Today’s post has nothing to do with flowers at all.
Christmas is over, and it’s already close to the New Year!
However, in Malaysia, there isn’t much of a special feeling.
What makes Malaysia interesting is that the importance of January 1-3 is not emphasized much, probably because it’s a multicultural country, and each major ethnic group has its own New Year celebration.
There’s Hari Raya for the Malay community, Chinese New Year for the Chinese, and Deepavali for the Indian community.
Although it has been quite a while since I came to Malaysia, I always enjoy experiencing the unique New Year celebrations of each culture.
This time, let’s talk about the New Year in my home country, Japan.
While our culture has been heavily influenced by China in ancient times, it has evolved into something unique over the course of time. Few things I love about Japanese New Year are…
First, the year-end big cleaning!
In the past, as a child, I used to say things like, “Cleaning windows is such a hassle, and I don’t want to wipe them with a wet cloth in this cold wind.”
However, as an adult with a family, I realized that keeping the house clean is mentally beneficial for me. Of course, cleaning the entire house alone is still challenging, so I hope my children and husband will help. And just like me in the past, my children are helping with complaints 😂.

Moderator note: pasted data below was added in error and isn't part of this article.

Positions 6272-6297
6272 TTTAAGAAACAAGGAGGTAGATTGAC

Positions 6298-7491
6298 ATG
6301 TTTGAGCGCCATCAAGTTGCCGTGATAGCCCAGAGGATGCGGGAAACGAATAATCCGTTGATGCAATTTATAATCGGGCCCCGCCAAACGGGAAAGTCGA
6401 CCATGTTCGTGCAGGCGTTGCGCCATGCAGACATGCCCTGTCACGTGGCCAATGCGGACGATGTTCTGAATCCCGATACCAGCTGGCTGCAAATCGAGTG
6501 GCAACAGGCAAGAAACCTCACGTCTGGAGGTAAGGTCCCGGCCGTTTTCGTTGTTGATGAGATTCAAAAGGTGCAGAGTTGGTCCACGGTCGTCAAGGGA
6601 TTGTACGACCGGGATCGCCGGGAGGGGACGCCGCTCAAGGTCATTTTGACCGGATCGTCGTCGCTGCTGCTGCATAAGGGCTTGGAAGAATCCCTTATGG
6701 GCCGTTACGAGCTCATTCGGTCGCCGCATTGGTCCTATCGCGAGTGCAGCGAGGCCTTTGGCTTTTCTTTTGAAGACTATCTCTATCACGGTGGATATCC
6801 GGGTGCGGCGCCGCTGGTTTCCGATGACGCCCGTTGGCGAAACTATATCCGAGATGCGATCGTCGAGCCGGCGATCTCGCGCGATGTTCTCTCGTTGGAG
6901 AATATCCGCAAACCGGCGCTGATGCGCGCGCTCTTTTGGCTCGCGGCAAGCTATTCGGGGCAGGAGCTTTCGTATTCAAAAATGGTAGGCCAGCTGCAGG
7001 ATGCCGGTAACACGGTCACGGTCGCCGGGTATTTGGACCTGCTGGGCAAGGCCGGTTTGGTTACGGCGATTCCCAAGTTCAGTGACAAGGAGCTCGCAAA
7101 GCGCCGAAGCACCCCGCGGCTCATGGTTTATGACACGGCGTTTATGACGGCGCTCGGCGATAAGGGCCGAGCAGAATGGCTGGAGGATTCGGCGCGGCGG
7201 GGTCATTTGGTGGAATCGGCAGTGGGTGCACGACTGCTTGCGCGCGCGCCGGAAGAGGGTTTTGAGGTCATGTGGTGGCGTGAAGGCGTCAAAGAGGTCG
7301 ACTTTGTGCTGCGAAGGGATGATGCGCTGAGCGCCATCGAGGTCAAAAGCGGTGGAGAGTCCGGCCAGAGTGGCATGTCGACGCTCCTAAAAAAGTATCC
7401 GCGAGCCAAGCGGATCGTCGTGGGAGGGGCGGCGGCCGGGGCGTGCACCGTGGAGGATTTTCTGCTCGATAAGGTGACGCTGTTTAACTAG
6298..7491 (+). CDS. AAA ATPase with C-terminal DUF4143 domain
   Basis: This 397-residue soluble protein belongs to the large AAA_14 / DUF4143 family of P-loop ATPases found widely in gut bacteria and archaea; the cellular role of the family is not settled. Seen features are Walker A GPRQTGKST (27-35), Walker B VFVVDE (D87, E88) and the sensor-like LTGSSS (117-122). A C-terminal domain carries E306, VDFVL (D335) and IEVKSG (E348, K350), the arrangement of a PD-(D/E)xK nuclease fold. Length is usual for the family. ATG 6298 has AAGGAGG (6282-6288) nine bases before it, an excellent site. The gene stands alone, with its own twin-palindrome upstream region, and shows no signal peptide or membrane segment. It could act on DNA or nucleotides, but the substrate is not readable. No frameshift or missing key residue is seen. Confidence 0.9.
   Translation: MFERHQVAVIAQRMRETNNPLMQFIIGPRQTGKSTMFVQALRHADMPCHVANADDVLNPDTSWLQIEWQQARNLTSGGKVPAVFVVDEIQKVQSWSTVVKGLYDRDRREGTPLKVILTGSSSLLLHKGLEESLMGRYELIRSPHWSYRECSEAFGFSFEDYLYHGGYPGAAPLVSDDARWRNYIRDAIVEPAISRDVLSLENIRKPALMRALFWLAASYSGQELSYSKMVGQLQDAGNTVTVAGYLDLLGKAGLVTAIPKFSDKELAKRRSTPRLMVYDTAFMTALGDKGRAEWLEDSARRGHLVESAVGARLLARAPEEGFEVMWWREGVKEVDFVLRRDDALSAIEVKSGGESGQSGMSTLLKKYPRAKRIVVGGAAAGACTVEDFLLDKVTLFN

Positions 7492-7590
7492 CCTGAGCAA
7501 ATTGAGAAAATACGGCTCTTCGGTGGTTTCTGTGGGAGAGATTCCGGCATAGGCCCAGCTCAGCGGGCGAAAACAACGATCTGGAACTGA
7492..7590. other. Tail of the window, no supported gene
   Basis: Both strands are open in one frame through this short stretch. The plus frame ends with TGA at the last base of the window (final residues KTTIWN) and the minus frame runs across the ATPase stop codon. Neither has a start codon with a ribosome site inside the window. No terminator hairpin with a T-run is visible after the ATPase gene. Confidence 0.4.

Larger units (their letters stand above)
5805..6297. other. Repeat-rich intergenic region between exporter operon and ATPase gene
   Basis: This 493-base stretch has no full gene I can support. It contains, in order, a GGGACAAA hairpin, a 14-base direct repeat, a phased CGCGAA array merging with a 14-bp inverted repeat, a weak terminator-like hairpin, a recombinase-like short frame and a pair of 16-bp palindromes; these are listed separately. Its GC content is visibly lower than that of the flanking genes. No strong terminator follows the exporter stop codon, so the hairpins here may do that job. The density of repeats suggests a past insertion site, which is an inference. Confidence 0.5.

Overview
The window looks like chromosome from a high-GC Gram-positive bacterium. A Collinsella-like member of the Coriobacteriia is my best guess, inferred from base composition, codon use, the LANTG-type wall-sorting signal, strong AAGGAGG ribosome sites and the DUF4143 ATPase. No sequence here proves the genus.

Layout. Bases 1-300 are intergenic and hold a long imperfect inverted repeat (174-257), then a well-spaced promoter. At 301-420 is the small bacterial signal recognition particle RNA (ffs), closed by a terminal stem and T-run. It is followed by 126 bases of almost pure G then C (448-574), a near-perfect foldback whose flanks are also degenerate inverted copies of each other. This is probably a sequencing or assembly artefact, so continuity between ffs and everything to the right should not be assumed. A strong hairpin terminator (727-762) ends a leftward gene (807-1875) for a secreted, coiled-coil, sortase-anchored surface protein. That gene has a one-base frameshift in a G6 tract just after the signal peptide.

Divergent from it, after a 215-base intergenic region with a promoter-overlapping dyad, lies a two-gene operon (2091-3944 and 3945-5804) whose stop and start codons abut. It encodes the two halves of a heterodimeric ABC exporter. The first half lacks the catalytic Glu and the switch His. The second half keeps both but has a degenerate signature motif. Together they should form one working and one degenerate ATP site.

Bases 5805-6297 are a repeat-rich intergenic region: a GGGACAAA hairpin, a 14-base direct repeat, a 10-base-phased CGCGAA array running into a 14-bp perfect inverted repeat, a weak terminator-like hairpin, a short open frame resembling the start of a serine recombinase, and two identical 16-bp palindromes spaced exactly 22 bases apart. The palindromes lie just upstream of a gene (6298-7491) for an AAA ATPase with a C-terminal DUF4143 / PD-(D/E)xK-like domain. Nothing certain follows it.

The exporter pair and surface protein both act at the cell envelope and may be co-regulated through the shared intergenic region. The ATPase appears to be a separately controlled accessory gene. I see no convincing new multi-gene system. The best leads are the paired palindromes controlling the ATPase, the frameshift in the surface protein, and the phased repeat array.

Next is eating soba noodles at midnight on New Year’s Eve.
When the new year begins, we listen to the ringing of the temple bell on TV and eat soba noodles with the whole family. If someone doesn’t like soba or has allergies, udon or other noodles are fine.
I remember feeling excited about the act of staying awake until midnight and eating, something that wasn’t done on a regular basis.
Lastly, there’s osechi-ryori, the traditional New Year’s cuisine. My mother was quite traditional, making this special New Year’s food herself instead of outsourcing. As a child, the dishes had a mature taste, so I didn’t love them in the usual sense. However, seeing the beautifully arranged dishes made my heart race. Now, as an adult, I appreciate the depth and deliciousness of these dishes, and being far away in a foreign land makes them even more nostalgic.
If you ever get a chance to experience the New Year in Japan, I highly recommend trying osechi-ryori! ☺️